Agile Budgeting – Followup


Here’s a few more resources that have surfaced since my post on Agile Budgeting / Startup Cash Flow Management:

Geof Harries (@geofharries of pointed me at Pulse (, which encapsulates much of my process in a nice web tool. ¬†I haven’t had the chance to try it out, but it looks like it captures the key steps of estimating, scheduling, repeating, and editing. ¬†One benefit of using our Excel spreadsheet was that we could do 30-second “what-if” experiments. ¬†Move a customer payment to a later date and see if you still make payroll. ¬†Increase your monthly billing by 10% and see if you can hire another developer. ¬†This flexibility and control is key to this being something you are willing to use.

Fred Wilson’s (@fredwilson) excellent¬†MBA Mondays series has included a few posts that introduce the basic accounting reports of balance sheet, profit & loss, and cash flow. ¬†My post focused on the cash flow, as it’s the most important real-time report for a bootstrapped / low-capital startup. ¬†He also has his own post on Budgeting in a Small, Early-Stage Company. ¬†I’ll explain why I disagree with his recommendation (at least for the very early stages) but you should go read everything he’s written.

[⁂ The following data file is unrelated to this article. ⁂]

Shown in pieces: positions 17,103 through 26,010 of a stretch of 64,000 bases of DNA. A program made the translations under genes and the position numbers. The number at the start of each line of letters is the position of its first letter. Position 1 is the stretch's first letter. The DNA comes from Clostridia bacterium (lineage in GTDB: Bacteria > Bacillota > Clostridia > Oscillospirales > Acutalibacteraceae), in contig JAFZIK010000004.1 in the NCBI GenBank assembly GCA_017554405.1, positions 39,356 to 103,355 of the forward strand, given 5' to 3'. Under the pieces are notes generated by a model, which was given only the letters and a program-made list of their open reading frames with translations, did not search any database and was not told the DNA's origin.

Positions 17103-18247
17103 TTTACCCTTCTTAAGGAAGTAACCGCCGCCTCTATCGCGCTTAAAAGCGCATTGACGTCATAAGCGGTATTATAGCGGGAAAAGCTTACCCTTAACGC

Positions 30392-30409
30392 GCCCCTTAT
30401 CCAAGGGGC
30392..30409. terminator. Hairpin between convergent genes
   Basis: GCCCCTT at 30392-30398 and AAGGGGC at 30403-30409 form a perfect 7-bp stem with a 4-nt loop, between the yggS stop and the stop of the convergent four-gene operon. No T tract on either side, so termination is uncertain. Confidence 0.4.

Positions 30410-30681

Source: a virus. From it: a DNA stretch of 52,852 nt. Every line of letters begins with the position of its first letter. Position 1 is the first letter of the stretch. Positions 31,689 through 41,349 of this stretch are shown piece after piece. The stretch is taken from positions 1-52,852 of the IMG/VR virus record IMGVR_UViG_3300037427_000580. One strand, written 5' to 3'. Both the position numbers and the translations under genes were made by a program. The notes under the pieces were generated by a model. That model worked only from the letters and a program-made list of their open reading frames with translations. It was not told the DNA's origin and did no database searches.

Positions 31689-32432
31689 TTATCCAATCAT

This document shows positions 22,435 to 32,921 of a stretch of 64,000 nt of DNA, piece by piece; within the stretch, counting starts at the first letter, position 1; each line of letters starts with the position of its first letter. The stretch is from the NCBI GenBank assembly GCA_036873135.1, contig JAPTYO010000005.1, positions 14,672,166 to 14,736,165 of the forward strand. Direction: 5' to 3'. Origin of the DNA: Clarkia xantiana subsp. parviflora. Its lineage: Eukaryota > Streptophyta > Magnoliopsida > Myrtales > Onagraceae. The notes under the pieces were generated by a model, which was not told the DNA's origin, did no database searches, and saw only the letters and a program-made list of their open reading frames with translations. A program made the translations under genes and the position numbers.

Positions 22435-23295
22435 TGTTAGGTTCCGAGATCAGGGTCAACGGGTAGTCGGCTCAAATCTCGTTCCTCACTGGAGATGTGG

I still think that annual budgeting, as he recommends, is not useful in the early stages, when your business plan, revenue model and cost structure are changing frequently. ¬†Focus on your market fit, your repeatable revenue model, and watch your cash. ¬†Once you’ve accomplished those (reaching the Optimize and Scale levels of the Startup Pyramid @seanellis) then your company will be static enough to spend the time on annual or semi-annual budgets.

Moving forward, I hope to crank out a few more posts on lean processes that I’ve used in the past so we can get away from old BDUF time wasters throughout the company.